The demise of the tobacco industry, told by a child of it's farming community, with warm memories of the plant itself, not it's product.
It lingered in the air. That sweet, sweet smell. So many memories it stirs in me, my generation and those before me. I can feel that smell, it's like warm sunshine in late summer, as it flickers through the trees. The leaves are just beginning their transformation into beautiful rich colours. The mornings have frost in the air, and the grass is crispy white. The ice on the leaves burns my hands. It is incredible how one smell can reveal so much.
Will I ever smell it again? There are times that I yearn for it. To relive the days of youth. Yes, it's true "my back still aches when I hear that word!" -truly as Stompin Tom Connors' song says I can recall my body aching. But what is a little back ache when the memories are so joyous. The songs that are written do not do justice to the memory. Such a sweet, sweet smell.
When they fought in court to the eventual demise of my beloved smell, did they peruse the long term effects of its loss on a whole community and of future generations? It built relationships, taught work ethic, built muscles, paid for college, diapers, and new Fords. It was the bread and butter, but most of all it meant the end of sweet summer and the beginning of fall.
Soaken wet, with hands black and thick with tar, arms like a man with each hair sticky and black, juice and tar stinging our eyes, we laboured with smiles on our faces and songs in the air, those were the days of our youth. The trickery, the jokes, and all the plans for Friday night's pay cheque. And oh, not to forget the most anticipated Harvest Party!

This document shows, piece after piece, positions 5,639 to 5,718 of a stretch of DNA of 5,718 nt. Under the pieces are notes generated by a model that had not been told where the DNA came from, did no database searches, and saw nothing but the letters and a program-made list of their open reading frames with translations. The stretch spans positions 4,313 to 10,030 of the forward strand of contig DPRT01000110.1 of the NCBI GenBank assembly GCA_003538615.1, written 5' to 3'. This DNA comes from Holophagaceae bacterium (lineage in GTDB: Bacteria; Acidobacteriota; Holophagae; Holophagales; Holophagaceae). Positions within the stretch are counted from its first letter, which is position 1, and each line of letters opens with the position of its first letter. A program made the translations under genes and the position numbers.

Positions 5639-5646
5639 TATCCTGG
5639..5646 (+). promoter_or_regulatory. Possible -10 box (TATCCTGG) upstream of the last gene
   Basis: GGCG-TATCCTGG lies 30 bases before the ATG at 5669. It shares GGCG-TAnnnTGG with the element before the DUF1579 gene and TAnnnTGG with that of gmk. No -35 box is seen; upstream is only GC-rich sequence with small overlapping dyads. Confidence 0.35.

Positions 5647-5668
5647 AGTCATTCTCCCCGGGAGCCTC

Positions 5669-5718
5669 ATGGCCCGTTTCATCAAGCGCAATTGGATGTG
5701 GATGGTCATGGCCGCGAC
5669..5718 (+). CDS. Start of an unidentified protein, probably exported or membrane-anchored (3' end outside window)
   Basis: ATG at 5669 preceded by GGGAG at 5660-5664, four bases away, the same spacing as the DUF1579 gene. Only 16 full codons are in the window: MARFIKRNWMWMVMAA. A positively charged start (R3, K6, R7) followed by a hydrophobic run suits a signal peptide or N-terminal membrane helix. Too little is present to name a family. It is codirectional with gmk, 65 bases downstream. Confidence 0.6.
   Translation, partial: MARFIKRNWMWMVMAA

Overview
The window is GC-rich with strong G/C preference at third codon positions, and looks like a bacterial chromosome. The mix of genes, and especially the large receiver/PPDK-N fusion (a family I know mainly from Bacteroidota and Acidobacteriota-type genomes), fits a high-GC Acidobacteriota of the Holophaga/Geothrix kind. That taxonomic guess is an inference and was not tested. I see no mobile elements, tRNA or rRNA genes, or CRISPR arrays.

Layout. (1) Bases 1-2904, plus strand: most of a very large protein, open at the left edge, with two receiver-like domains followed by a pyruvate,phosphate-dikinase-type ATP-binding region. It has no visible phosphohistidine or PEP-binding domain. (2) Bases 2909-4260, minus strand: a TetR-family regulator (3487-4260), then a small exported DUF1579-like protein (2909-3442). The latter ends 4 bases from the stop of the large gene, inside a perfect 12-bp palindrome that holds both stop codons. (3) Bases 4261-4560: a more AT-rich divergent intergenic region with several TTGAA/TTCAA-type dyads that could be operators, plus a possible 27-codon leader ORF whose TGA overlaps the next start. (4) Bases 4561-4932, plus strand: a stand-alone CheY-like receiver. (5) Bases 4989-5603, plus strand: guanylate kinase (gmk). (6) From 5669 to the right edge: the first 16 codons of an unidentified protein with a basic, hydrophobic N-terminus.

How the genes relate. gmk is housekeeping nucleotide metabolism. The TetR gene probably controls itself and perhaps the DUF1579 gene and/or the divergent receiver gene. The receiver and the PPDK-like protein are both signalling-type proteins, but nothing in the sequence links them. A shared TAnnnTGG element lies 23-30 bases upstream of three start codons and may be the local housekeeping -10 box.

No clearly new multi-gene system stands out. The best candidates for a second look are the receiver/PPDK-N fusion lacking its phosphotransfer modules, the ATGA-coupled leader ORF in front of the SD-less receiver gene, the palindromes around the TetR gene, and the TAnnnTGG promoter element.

How do I teach my children to love work? Where will they experience the excitement of watching nature grow, with anticipation that their days will soon be full of comradery and rewarded with a large amount of cash? Now their summer is spent at summer camps or in front of computers. It's either too hot outside or raining. Oh, how we loved the sun, with our little shorts and bikini tops, all the guys going topless. We were all so very brown, healthy and full of vitamin D embracing the warmth of the sun. Our water was carried in large insulated jugs and we all drank from the same lid or brought our own cup. (When did all the plastic water bottles magically appear? ) The bounce in our step as we returned home after filling a kiln and showering the filth from our bodies. A full days work done in a very short time and still many hours of sun. The knowledge that when we returned in morrow at the crack of dawn, we would arrive to the smell, emanating from the kiln we had so carefully, and proudly filled the day before. For each of us knew in our hearts that we were the best at this job. We worked with the best table gang, the best stick shaker, the best primer, the best boat driver. We had the best gang, better than Joe's and Paul's. For we could get it filled a full hour before the other gang, and those poor souls down the road worked until dark! Yes, it was a race, but we weren't sloppy, no we never left a mess! For there was pride in our work and our boss bragged about us, because he did have the best gang in the county!
Now the smell is nearly extinct... Occasionally you will see a field straight and green with beautiful flowers, that will be topped in a short while. In a week or two there will be an automatic primer that will pull the leaves from the tall graceful plants. If you listen close enough you will hear the laughter (and the curses) of those many generations that have loved and laboured in the fields of Southern Ontario.